Lands of Logic

We all know that Gulliver’s Travels is both an adventure story and a satire, but one thing that seems to confuse critics is how much we’re supposed to read into Gulliver’s worship of the Houyhnhnms. The Houyhnhnms are sentient horses who live on an isolated island, and have developed a society based entirely on reason. Or at least that’s what they claim they’ve done. There are certainly some appealing aspects to Houyhnhnm society, like how they are incapable of lying and have no desire for power or wealth. They don’t fear death, and are all good neighbors who get along with everyone else in their community. On the other hand, they have no opinions, reasoning that any argument where there isn’t a right answer is ultimately futile. I see the logic, but at the same time this more or less removes any sense of individuality. Even more troubling is that the Houyhnhnms have a stratified society, with class based partially on color. The reasoning is that some types of horses are better at certain jobs than others, but it’s still very unsettling. Families are each limited to two children, and swaps make sure everyone has one male and one female colt. Also, the horses have an utter contempt for humanity, which in fairness to them is based largely on the fact that the human inhabitants of their island, the Yahoos, are completely undeveloped and uncivilized.

That the Houyhnhnms treat the Yahoos as beasts of burden can be partially traced to the fact that they can be considered too dangerous to be kept at large, but they take it to extremes, and it’s been proposed that the treatment of Yahoos is a commentary on how badly many humans treated their horses. It’s probably sort of a role reversal. After Gulliver is expelled from Houyhnhnm society on the basis that he could potentially lead the less intelligent Yahoos in revolt, he returns to his home in England, but acts like a total prat. He largely ignores his wife and family and humanity in general, preferring to hang around the horses in the stable. While we can, to a certain extent, understand Gulliver’s admiration of his former hosts, I don’t think we’re meant to see Gulliver’s withdrawal as a good thing. What I’ve heard about Swift himself was that he wasn’t too fond of humanity, but he liked individual humans. His protagonist apparently embraced the former part of that philosophy without the latter.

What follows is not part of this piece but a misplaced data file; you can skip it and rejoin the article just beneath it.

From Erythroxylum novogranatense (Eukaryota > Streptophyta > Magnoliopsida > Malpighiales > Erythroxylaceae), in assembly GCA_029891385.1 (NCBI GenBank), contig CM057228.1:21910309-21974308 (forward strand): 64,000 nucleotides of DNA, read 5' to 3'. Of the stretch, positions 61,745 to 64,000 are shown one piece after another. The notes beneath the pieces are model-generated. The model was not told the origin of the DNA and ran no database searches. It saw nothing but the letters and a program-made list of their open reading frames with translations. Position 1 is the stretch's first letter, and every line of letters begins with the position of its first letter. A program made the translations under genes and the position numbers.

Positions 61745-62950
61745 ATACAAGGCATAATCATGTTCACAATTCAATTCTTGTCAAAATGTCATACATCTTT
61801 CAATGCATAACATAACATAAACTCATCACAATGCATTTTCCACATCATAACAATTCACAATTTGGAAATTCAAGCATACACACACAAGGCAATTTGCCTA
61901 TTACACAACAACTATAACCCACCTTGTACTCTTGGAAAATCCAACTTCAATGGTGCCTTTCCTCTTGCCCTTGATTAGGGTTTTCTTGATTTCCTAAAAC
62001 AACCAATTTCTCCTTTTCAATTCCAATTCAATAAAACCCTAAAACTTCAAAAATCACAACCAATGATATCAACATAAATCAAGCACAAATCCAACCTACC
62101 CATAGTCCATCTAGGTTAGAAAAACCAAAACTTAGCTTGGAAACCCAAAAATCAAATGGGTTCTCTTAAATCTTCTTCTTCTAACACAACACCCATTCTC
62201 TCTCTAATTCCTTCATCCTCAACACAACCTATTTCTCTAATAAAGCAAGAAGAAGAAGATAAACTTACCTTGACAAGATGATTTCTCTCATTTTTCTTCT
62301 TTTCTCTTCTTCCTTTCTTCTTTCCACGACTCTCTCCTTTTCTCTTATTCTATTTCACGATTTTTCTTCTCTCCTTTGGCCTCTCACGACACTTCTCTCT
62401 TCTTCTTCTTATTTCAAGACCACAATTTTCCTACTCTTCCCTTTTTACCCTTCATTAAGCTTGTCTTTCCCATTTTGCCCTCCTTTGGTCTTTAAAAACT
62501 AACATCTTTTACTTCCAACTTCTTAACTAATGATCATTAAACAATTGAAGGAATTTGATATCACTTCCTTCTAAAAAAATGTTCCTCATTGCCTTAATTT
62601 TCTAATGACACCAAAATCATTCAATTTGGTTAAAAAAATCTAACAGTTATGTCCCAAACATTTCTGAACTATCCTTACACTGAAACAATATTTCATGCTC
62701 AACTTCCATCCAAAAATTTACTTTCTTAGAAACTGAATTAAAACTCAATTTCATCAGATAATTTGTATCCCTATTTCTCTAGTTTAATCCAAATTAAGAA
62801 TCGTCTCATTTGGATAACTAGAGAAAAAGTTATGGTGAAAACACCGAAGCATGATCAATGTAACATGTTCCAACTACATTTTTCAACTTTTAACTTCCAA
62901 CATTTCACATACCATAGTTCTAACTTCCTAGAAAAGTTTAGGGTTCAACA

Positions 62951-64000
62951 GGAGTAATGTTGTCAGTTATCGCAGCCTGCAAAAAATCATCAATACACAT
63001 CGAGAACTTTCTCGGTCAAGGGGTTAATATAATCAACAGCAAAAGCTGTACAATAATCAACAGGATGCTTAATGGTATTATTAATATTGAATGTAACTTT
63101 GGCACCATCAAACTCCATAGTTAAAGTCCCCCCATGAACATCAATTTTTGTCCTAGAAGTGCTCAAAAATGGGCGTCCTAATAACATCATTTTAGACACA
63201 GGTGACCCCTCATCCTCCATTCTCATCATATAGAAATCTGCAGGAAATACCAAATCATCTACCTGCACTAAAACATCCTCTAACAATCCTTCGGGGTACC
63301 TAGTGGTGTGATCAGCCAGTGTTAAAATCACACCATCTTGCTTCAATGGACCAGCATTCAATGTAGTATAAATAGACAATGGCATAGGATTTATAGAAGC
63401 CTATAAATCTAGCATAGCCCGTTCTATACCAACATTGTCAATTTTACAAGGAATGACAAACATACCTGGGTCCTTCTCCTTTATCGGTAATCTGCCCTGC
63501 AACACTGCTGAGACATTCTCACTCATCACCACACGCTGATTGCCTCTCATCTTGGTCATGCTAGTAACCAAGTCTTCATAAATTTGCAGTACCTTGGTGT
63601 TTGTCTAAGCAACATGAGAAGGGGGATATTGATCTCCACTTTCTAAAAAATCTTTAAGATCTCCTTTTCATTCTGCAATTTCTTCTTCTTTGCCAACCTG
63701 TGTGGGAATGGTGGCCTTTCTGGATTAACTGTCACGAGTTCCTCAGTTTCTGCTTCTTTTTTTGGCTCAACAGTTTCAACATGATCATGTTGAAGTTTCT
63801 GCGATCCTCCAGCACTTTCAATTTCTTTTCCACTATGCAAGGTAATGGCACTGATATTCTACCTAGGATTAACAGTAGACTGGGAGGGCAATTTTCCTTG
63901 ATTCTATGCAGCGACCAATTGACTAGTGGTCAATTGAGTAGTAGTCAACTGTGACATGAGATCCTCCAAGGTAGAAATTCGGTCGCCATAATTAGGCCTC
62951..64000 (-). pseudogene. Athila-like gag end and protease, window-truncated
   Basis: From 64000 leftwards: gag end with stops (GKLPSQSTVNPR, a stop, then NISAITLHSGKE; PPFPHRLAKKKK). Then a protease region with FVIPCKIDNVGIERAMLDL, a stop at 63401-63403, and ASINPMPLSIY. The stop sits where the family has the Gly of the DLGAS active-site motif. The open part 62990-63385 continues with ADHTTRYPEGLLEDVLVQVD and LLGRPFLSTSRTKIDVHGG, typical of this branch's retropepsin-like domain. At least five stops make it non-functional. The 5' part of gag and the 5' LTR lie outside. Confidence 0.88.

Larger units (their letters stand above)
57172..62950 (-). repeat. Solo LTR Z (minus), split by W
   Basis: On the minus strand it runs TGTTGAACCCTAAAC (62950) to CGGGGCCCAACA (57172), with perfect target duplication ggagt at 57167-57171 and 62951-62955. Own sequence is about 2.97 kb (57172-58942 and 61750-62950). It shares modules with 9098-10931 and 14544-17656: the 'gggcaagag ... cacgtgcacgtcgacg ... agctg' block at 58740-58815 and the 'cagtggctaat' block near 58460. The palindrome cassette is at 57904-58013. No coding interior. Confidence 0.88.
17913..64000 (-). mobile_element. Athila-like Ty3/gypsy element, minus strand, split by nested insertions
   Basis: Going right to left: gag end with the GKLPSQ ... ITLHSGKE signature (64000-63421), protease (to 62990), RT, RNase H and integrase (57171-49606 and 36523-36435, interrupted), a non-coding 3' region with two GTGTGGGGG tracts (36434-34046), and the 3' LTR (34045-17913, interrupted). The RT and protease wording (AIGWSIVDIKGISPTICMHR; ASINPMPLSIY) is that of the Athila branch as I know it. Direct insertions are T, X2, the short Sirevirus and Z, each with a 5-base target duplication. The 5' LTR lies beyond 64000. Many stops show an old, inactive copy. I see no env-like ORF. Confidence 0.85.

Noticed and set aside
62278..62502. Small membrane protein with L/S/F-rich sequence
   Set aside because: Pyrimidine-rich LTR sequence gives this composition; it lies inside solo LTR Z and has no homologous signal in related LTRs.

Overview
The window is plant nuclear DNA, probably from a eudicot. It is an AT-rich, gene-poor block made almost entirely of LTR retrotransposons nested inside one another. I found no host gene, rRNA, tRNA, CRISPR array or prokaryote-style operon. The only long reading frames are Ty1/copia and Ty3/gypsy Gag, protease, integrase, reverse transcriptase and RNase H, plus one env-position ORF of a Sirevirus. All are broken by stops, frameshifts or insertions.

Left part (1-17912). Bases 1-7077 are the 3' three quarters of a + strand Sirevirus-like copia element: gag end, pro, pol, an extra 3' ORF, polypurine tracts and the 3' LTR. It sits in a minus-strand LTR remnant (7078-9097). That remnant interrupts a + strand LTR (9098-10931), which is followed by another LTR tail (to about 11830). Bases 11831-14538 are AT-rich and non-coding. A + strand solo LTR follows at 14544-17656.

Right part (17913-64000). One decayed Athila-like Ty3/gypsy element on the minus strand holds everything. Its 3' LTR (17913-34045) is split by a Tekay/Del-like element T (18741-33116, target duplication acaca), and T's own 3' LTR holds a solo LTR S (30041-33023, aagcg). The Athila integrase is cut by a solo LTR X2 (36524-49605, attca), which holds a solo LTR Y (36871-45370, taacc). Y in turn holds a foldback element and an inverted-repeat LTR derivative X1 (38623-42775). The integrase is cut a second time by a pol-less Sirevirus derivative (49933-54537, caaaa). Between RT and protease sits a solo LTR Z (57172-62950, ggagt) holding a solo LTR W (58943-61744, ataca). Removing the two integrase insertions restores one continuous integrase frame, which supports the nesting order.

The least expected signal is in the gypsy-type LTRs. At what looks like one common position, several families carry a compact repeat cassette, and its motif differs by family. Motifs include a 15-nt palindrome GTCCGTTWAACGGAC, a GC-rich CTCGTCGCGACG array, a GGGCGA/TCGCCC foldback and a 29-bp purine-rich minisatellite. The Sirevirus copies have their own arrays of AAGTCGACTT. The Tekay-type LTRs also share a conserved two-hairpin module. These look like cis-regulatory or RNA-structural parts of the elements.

I know I’m not the first person to make the comparison between the Houyhnhnms and the Vulcans from Star Trek (it’s made here for instance), but I thought it would be interesting, as I’m inclined to think it was fully intentional. The Vulcans (who presumably don’t call themselves “Vulcans,” but I’m not a big enough Trek nerd to know what their name for themselves is) are not horses, and indeed are very humanoid for aliens, to the point where they can actually breed with Earth people. In fact, that’s where Spock comes from. If Wikipedia is correct, Spock’s lack of emotion basically came about because viewers didn’t like a woman coming across as cold (as a character played by the actress who would later portray Nurse Chapel was in the pilot), but apparently didn’t mind it from a man, perhaps especially an alien man. It was presumably from this that Vulcan society came to be one that embraced logic and the suppression of emotions, much as the Houyhnhnms do. It’s been established that Vulcans actually have strong emotions, but they’ve learned to keep them in check, although not too many of them are able to disregard them entirely. Similarities to Jonathan Swift’s intelligent equines include their refusal to lie (well, most of the time) and that they have arranged marriages. Unlike the Houyhnhnms, however, they are said to embrace diversity, and I doubt you’d see Vulcans having a race-based class system. Still, the general idea seems to be the same, which is that a society based on logic and reason has some clear advantages, but the total suppression of emotion and individuality is not a good thing. Not for humans, anyway.

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